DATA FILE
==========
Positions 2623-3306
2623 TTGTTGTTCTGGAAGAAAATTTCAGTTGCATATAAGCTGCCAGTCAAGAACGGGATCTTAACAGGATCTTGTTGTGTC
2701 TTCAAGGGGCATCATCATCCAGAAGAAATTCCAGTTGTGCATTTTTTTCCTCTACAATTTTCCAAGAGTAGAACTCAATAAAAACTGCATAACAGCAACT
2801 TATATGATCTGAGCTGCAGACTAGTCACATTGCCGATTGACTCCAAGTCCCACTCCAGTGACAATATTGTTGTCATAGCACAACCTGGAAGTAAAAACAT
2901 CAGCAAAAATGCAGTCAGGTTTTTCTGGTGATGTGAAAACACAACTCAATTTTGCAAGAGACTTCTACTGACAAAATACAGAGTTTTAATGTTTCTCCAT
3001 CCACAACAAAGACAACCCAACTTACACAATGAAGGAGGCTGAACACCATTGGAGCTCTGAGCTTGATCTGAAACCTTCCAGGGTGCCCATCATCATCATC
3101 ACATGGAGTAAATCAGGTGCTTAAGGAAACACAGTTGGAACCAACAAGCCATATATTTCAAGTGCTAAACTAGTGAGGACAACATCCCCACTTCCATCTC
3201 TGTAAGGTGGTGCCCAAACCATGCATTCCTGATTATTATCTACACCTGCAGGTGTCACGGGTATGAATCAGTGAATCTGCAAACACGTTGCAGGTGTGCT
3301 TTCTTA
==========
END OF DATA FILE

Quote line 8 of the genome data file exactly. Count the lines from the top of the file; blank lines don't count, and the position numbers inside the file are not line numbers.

3201 TGTAAGGTGGTGCCCAAACCATGCATTCCTGATTATTATCTACACCTGCAGGTGTCACGGGTATGAATCAGTGAATCTGCAAACACGTTGCAGGTGTGCT